cig_logo.png

Rheological Bridge Zone - The Initialization of Localization

by He Feng, Christopher Gerbi and Scott E. Johnson
 
Strain localization occurs under different geological scales and in both the brittle and viscous regimes, as the one of most significant processes of solid earth. The earliest stages of strain concentration essential to determining the cause(s) of localization. Bridge zone, or "interconnection of weak phases", occurs in less deformed, which reveals initialization of localization. These “bridge zones” comprise reduced grain sizes and an aggregation of relatively fine grains in a narrow band. Combined optical, electron beam petrography with cathodoluminescence (CL) and electron backscatter diffraction (EBSD) are used to characterize these “bridge zones”: 1. Bridge zones result from not only in-situ grain size reduction (such as recrystallization or cataclasis), but some chemical processes (not major elements) for phase mixing or element discharging on a short spatial scale; 2. The Bridge zone can be observed in wide range of P-T conditions; 3. Bridge zone is an aggregation of relatively fine grains in a narrow band and mechanically links rheologically weak phases or domains, which is weaker than the domains it replaced, and efficiently reduces the bulk strength of rock.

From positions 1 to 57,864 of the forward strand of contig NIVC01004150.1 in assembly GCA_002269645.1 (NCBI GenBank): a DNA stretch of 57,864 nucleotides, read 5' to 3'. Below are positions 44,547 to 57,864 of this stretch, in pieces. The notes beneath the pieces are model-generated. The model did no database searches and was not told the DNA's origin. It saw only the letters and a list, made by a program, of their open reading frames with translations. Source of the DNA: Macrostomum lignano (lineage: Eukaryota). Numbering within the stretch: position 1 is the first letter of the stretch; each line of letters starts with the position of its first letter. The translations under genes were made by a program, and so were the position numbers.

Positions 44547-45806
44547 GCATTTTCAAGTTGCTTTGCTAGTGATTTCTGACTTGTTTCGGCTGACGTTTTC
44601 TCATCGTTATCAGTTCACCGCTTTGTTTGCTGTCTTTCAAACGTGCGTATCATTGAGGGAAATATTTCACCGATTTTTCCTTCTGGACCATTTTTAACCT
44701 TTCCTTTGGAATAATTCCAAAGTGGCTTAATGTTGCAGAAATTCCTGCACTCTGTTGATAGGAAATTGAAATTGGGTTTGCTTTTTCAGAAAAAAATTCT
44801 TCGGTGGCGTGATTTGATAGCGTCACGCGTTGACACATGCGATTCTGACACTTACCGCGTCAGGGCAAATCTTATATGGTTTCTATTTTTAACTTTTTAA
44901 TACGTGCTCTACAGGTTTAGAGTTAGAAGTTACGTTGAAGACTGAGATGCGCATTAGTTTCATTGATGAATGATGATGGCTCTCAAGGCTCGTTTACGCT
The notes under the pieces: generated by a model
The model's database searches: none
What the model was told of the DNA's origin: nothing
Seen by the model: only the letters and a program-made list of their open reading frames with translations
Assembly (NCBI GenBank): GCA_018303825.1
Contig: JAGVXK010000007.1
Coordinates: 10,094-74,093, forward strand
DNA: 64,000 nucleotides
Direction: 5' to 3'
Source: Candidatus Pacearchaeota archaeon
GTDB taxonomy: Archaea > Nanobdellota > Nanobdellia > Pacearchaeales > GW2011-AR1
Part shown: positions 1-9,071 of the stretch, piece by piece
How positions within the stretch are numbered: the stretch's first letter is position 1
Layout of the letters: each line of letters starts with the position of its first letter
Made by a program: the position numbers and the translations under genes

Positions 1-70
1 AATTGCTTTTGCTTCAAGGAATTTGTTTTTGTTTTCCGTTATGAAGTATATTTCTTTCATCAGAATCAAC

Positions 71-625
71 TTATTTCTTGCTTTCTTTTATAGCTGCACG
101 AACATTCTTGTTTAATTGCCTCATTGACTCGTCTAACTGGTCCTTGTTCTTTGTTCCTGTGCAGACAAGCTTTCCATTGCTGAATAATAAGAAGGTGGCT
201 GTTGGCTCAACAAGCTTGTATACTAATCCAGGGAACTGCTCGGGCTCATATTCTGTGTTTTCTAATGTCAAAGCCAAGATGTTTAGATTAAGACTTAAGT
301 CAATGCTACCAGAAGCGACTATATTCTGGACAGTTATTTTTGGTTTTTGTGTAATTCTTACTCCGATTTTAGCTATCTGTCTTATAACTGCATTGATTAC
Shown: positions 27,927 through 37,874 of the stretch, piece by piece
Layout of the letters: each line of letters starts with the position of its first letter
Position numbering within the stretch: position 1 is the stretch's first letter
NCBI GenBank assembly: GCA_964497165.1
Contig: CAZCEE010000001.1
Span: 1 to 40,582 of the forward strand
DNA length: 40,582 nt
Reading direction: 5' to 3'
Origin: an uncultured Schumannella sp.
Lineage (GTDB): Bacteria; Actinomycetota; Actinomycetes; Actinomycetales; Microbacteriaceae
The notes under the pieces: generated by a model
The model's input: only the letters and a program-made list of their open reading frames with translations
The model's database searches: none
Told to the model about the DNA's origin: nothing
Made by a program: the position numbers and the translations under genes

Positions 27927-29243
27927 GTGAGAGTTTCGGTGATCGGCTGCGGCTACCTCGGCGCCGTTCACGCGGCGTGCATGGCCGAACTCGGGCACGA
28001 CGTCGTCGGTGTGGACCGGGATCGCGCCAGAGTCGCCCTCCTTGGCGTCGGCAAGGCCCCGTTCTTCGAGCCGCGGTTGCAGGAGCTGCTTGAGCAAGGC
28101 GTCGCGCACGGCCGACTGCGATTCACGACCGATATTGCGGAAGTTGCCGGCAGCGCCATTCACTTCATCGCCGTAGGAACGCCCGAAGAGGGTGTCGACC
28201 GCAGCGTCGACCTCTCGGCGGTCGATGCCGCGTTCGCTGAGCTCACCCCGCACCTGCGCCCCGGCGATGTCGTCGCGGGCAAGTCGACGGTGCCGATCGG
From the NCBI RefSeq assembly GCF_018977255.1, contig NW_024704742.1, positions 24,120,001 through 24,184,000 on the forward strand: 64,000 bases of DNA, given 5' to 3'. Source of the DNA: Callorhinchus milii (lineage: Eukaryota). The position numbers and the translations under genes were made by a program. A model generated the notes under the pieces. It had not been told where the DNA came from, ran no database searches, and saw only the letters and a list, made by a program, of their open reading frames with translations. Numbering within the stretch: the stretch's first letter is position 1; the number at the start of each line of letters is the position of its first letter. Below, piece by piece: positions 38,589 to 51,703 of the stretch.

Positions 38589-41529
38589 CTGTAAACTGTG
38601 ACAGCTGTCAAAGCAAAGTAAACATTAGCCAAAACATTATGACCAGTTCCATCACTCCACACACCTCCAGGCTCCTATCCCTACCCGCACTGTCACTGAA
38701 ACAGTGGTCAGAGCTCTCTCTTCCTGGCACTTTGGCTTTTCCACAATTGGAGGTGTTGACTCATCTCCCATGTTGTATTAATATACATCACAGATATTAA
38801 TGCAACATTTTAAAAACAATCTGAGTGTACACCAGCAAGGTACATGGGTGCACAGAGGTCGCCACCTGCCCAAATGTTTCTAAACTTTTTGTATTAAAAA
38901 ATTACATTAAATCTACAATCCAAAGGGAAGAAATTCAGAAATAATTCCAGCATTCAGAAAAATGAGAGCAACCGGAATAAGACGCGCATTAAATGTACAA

Cite as:

Feng, H., Gerbi, C., & E. Johnson, S.. (2020, July 20). HeFengCIGPoster.tif (Version 1). Tectonics Community Science Workshop 2020. https://doi.org/10.6084/m9.figshare.12673700.v1

@article{Feng2020,
author = "He Feng, Christopher Gerbi and Scott E. Johnson",
title = "{HeFengCIGPoster.tif (Version 1)}",
year = "2020",
month = "7",
url = "https://2020cigtectonics.figshare.com/articles/poster/HeFengCIGPoster_tif/12673700",
doi = doi.org/10.6084/m9.figshare.12673700.v1}

 

Comments:

Posted by ljhwang on
Posted on behalf of Pamela Burnley
I really like your poster, it’s very interesting! In panel 2, for the simulations, I assume that the grey lines are grain boundaries. What are the black lines in the center? Also how do you simulate microcracking in TESA? You show a plot of stress vs steps in the simulation, what is changing for each step? I see that the stress spikes a lot, but if this is an elastic simulation what allows the stress to decay? Is PLC also included in the simulation? Sorry for asking a lot of questions, it looks like your modeling technique would be useful to me in several different areas, so I want to make sure I really understand it.
PS – as you can see from my poster I completely agree with you about the importance of local/grain scale fluctuations in stress and strain
Leave a Reply



(Your email will not be publicly displayed.)



Sign In